Thoughts, musings, ideas and occasionally short rants on the past, present and future of electronics entertainment
Sunday, October 15, 2017
The Great War
In the immortal words of Jedi Master Yoda, "Wars not make one great." It is an adage that has never been more true than during the First World War. As far as military conflicts go, it was only surpassed in terms of death and destruction by World War 2. Compared to WW1, the losses incurred in the Korean War or Vietnam War, at best equate to a single battle on the Eastern Front. The Gulf War death toll probably would end up being an unnamed "skirmish," "raid," or simply chalked up to unavoidable attrition...and yet despite the sheer amount of bloodshed The Great War is often passed over by game developers in lieu of other armed conflicts. The reason for this is, I think, very simple. The opportunity for badass heroics were few and far between. Casualties were so high that British Expeditionary Force in France burned through its initial strength of 120,000 highly trained soldiers after just three months of deployment. As bad as that is it got worse with 57,470 killed or wounded in the opening day of the Battle of the Somme roughly two years later. Many miles away from the front, Generals could hardly be called heroic either...even the few that tried to use innovative tactics still wracked up horrific losses with little to show for it. Still, despite the demoralizing carnage there are some examples of video game developers that tried to make a game about the war to end all wars.
My first exposure to a World War 1 themed video game was the somewhat oddly sounding The Ancient Art of War in the Skies. The third and final entry in the Ancient Art of War strategy game series by the now defunct MicroProse. Essentially, the player took control of the air war while ground battles were handled automatically by the AI. It was possible for the player to influence what was happening down below through bombing runs, but the aerial viewpoint provided to the player depicted trench warfare as two squiggly parallel lines that would flash and rumble with distant explosions and gunfire. The trench lines shifted slowly this way leaving blasted, cratered terrain in their wake. It wasn't a particularly good game, but it did come with a thick instruction manual that also included a lot of history about the actual conflict. Ever since then I've taken a great deal of personal interest in the time period.
Over the years there have been many other attempts to adapt the air combat aspect of the First World War. Aside from the one I just mentioned, they have been without exception flight-sims of varying quality. Then, there are a couple of RTS games which conceptually sound like a deliberate exercise in frustration and futility. Perhaps it's true to the spirit of The Great War, but it's not exactly fun to play (especially when numerous bugs and bad AI are factored in). A couple of FPS titles have also come out over the years, the most recent of which - Battlefield 1 - deserves praise simply for showing that WW1 was truly a global conflict rather than focusing exclusively on the Western Front (which already tends to get the lion's share of attention). One other title that happens to be my personal favorite is a little flash game called 1917. It plays a bit like a tower defense game, but has enough polish and style to separate it from the pack. On a side note there's also a rather odd indie horror game called 1916: Der Unbekannte Krieg that puts the player in the shoes of a German soldier who is being stalked by velociraptors in trenches too deep to climb out of. In fact the whole objective of the game is to find a ladder so that the player can go over the top...with depressingly predictable results. On the opposite end of the spectrum there is the light-hearted Toy Soldiers, which allows the player to take control of a variety of units that must repulse wave after wave of windup infantry, cavalry, vehicles, aircraft and even a Tsar Tank in all its impractical glory.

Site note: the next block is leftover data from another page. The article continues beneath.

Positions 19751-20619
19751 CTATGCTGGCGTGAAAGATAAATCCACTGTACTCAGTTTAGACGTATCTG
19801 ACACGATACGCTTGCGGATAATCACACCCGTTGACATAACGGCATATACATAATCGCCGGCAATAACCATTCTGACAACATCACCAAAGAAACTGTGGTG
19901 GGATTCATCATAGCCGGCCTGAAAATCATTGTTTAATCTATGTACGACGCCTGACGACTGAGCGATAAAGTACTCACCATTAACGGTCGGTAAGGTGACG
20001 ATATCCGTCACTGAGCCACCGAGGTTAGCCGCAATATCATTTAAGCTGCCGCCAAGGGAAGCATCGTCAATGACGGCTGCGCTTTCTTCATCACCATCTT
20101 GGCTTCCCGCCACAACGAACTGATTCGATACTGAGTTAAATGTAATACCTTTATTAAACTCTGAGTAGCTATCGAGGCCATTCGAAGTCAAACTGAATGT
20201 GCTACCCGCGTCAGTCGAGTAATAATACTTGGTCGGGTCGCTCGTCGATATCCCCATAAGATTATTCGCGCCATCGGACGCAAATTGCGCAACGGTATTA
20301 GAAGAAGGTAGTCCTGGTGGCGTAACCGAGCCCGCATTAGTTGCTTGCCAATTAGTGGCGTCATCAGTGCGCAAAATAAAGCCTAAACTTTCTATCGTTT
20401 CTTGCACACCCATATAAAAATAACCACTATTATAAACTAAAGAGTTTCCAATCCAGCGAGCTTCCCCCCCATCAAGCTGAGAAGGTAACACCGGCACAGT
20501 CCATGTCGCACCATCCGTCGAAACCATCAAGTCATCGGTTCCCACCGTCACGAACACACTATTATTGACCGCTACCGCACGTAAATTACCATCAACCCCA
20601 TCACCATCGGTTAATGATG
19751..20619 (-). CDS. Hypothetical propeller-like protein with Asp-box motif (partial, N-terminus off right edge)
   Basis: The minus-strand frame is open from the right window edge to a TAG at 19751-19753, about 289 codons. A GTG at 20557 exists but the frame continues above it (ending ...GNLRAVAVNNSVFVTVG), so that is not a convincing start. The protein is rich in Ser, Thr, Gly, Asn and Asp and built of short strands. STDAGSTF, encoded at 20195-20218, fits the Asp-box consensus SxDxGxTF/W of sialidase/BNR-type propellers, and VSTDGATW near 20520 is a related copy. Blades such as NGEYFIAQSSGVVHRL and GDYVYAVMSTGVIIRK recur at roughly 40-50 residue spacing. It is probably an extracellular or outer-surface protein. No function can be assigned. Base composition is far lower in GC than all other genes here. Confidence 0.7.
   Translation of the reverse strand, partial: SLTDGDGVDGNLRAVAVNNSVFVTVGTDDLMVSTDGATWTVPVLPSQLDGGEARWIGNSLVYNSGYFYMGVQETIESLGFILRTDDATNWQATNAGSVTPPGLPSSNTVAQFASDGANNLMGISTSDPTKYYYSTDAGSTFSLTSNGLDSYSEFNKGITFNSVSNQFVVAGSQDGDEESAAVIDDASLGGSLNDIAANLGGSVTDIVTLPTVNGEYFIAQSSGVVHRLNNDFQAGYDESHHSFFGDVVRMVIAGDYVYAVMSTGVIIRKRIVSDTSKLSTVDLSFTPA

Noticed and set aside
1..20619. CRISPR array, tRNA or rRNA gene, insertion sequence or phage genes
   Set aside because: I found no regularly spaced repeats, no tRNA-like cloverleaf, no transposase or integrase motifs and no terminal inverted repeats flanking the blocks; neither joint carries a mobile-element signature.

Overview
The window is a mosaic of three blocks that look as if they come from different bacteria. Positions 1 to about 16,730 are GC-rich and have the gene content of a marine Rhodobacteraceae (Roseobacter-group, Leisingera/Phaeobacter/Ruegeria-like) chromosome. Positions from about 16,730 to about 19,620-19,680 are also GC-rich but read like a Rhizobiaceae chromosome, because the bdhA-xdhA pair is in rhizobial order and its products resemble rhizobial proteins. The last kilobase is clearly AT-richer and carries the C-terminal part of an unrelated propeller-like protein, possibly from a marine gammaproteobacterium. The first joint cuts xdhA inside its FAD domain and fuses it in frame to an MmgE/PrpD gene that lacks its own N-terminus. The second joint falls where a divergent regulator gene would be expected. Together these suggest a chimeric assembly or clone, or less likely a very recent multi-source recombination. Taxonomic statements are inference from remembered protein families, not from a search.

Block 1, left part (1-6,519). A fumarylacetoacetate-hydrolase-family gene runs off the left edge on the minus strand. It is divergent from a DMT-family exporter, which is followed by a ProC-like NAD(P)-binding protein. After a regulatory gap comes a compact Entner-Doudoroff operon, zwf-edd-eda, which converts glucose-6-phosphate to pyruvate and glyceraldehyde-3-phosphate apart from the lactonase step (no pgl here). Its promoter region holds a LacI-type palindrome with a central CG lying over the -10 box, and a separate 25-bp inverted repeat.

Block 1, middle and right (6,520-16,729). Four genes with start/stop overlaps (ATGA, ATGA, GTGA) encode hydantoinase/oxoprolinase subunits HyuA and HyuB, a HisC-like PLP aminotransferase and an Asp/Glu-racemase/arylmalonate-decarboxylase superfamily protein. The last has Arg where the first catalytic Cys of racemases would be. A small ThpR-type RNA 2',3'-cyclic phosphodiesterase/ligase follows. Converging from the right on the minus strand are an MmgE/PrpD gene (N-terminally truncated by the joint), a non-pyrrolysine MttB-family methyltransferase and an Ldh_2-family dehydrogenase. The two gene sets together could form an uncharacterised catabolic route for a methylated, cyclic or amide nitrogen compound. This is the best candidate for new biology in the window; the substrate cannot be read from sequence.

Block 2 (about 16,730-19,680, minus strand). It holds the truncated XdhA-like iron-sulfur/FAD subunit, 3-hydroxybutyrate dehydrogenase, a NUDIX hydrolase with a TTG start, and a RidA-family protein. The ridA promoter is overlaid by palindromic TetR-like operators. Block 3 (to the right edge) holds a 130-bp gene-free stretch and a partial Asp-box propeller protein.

One final take on The Great War, I want to mention is a mod for Hearts of Iron 4 that begins with the assassination of Archduke Ferdinand or four years prior depending on the player's choice. I opted for the latter and decided to give the Ottoman Empire a try. As fate would have it, I got caught up in the First Balkan War between myself and an alliance four lesser powers consisting of Greece, Serbia, Bulgaria and Montenegro. After about an in-game year of fighting, I emerged the victor with Serbia and Bulgaria conquered while Greece and Montenegro sued for peace. Imagine my surprise when 1914 rolled around, but The Great War didn't begin. I guess it's hard for Russia to declare war on Serbia when it no longer exists. A happy ending?...not likely given what a powder keg European politics were at the time, but as far as alternative history goes it's a more plausible turn of events than trenches becoming overrun with carnivorous dinosaurs.